"A Chance On Love" ("Love and Only Love")

Possibly the most resonant song on Ragged Glory — and, by extension, F##IN' UP — "Love and Only Love" is like the final boss of the album, where Young battles hate and division with Old Black as his battleaxe.

(Also see: Psychedelic Pill's "Walk Like a Giant," where Young violently squares up with the '60s dream.)

The 15-minute workout (which feels like Ramones brevity in Horse Time) It's a fitting end to F##IN' UP. There will be more Young soon. A lot more, his team promises. But although his output is a firehose, take it under advisement to savor every last drop.

Inside Neil Young's Before and After: Where All 13 Songs Came From

Taylor Swift performs with Stevie Nicks at the 2010 GRAMMYs
Taylor Swift performs with Stevie Nicks at the 2010 GRAMMYs

Photo: ROBYN BECK/AFP via Getty Images

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11 Artists Who Influenced Taylor Swift: Joni Mitchell, Stevie Nicks, Tim McGraw & More

From Paul McCartney to Paramore, Emily Dickinson and even "Game of Thrones," read on for some of the major influences Taylor Swift has referenced throughout her GRAMMY-winning career.

GRAMMYs/Apr 22, 2024 - 11:24 pm

As expected, much buzz followed the release of Taylor Swift's 11th studio album, The Tortured Poets Department, on April 19. Fans and critics alike have devoured the sprawling double album’s 31 tracks, unpacking her reflections from "a fleeting and fatalistic moment in time" in search of Easter eggs, their new favorite lyrics and references to famous faces (both within the pop supernova’s closely guarded orbit and the historical record). 

Shoutouts abound in The Tortured Poets Department: Charlie Puth gets his much-deserved (and Taylor-approved) flowers on the title track, while 1920s screen siren Clara Bow, the ancient Greek prophetess Cassandra and Peter Pan each get a song titled after them. Post Malone and  Florence + the Machine’s Florence Welch each tap in for memorable duets. Relationships old (Joe Alwyn), new (Travis Kelce) and somewhere in between (1975’s Matty Healy) are alluded to without naming names, as is, possibly, the singer’s reputation-era feud with Kim Kardashian. 

Swift casts a wide net on The Tortured Poets Department, encompassing popular music, literature, mythology and beyond, but it's far from the first time the 14-time GRAMMY winner has worn her influences on her sleeve. While you digest TTPD, consider these 10 figures who have influenced the poet of the hour — from Stevie Nicks and Patti Smith to Emily Dickinson, William Wordsworth, Arya Stark and more.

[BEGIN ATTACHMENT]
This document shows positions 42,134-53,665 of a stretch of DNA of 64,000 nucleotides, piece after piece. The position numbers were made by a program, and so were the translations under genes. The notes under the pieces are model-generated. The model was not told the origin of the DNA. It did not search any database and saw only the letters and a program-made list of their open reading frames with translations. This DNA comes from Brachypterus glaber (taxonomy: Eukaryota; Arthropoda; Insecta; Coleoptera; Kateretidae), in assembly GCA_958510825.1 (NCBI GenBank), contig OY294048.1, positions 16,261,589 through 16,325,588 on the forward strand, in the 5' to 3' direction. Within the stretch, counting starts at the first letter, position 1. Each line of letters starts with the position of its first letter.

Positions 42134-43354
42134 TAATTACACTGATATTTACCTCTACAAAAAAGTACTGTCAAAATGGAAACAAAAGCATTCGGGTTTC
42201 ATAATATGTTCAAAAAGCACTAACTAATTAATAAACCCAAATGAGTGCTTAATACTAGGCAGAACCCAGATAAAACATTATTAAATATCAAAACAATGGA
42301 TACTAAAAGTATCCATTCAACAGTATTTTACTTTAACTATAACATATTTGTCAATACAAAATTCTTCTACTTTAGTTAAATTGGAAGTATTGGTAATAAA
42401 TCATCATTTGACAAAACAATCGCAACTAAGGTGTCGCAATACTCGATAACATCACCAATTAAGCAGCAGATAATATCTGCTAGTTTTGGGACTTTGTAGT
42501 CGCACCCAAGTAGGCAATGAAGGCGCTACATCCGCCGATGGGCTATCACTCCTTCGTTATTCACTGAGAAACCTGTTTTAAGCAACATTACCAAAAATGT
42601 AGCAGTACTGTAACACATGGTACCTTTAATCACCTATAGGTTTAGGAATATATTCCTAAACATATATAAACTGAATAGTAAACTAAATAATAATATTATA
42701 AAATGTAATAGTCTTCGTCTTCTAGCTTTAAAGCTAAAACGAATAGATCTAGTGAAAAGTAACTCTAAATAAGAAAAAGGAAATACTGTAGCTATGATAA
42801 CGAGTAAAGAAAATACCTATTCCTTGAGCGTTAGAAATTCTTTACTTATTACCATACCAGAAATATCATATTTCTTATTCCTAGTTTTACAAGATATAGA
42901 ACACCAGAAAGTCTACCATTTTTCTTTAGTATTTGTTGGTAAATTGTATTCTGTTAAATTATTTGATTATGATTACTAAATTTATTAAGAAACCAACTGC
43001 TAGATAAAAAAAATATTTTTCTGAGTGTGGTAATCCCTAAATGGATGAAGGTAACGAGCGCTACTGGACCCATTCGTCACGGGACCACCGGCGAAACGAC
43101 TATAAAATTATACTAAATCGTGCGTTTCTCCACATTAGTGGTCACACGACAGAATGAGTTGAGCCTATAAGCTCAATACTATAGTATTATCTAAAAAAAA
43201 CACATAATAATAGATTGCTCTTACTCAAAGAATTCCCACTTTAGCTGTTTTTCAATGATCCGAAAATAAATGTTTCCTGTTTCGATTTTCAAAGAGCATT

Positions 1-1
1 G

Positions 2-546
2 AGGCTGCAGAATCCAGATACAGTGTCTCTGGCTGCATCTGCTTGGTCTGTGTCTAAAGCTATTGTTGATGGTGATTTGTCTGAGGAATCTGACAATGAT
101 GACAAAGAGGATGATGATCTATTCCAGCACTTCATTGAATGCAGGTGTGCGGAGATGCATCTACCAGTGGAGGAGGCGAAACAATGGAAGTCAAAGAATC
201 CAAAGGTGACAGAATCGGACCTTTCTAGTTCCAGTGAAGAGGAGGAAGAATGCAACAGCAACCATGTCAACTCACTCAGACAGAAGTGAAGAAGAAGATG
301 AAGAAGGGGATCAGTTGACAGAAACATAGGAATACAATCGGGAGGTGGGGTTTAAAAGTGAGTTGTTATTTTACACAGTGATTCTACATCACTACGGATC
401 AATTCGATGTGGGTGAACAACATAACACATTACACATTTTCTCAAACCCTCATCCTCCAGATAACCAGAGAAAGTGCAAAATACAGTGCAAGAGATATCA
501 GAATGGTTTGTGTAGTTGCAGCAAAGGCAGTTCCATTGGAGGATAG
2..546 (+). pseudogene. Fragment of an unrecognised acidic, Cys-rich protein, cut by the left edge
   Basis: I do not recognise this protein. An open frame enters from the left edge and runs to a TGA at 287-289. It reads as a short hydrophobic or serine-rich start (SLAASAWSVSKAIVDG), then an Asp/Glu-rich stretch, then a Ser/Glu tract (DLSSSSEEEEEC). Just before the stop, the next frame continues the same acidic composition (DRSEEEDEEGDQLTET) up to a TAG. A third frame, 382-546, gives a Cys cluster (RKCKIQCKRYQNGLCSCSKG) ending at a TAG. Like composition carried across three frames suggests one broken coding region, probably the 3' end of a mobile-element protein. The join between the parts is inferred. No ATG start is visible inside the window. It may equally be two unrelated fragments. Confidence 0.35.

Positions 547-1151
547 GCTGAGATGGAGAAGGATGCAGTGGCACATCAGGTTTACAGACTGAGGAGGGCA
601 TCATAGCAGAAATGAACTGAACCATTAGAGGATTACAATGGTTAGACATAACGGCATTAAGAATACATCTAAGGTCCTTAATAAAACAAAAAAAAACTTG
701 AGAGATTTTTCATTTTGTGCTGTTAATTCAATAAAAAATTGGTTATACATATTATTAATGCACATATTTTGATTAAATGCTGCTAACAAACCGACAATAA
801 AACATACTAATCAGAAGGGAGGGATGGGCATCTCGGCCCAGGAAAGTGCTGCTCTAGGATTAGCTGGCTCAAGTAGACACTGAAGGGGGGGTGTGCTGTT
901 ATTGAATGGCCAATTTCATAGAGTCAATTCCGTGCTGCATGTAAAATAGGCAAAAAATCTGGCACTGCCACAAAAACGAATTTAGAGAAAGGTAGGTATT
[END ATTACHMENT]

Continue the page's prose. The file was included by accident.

Stevie Nicks

If Taylor Swift is the chairman of The Tortured Poets Department, Stevie Nicks may as well be considered its poet laureate emeritus. The mystical Fleetwood Mac frontwoman earns an important mention on side A closer "Clara Bow," in which Swift ties an invisible string from herself to a pre-Rumours Nicks ("In ‘75, the hair and lips/ Crowd goes wild at her fingertips"), and all the way back to the 1920s It Girl of the song’s title.

For her part, Nicks seems to approve of her place in Swift’s cultural lineage, considering she penned the poem found inside physical copies of The Tortured Poets Department. "He was in love with her/ Or at least she thought so," the Priestess of Rock and Roll wrote in part, before signing off, "For T — and me…"

Swift’s relationship with Nicks dates back to the 2010 GRAMMYs, when the pair performed a medley of "Rhiannon" and "You Belong With Me" before the then-country upstart took home her first Album Of The Year win for 2009’s Fearless. More recently, the "Edge of Seventeen" singer publicly credited Swift’s Midnights cut "You’re On Your Own, Kid" for helping her through the 2022 death of Fleetwood Mac bandmate Christine McVie.

Patti Smith

Swift may see herself as more "modern idiot" than modern-day Patti Smith, but that didn’t stop the superstar from name-dropping the icon synonymous with the Hotel Chelsea and punk scene of ‘70s New York on a key track on The Tortured Poets Department. Swift rather self-deprecatingly compares herself to the celebrated Just Kids memoirist (and 2023 Songwriters Hall of Fame nominee) on the double album’s synth-drenched title track, and it’s easy to see how Smith’s lifelong fusion of rock and poetry influenced the younger singer’s dactylic approach to her new album.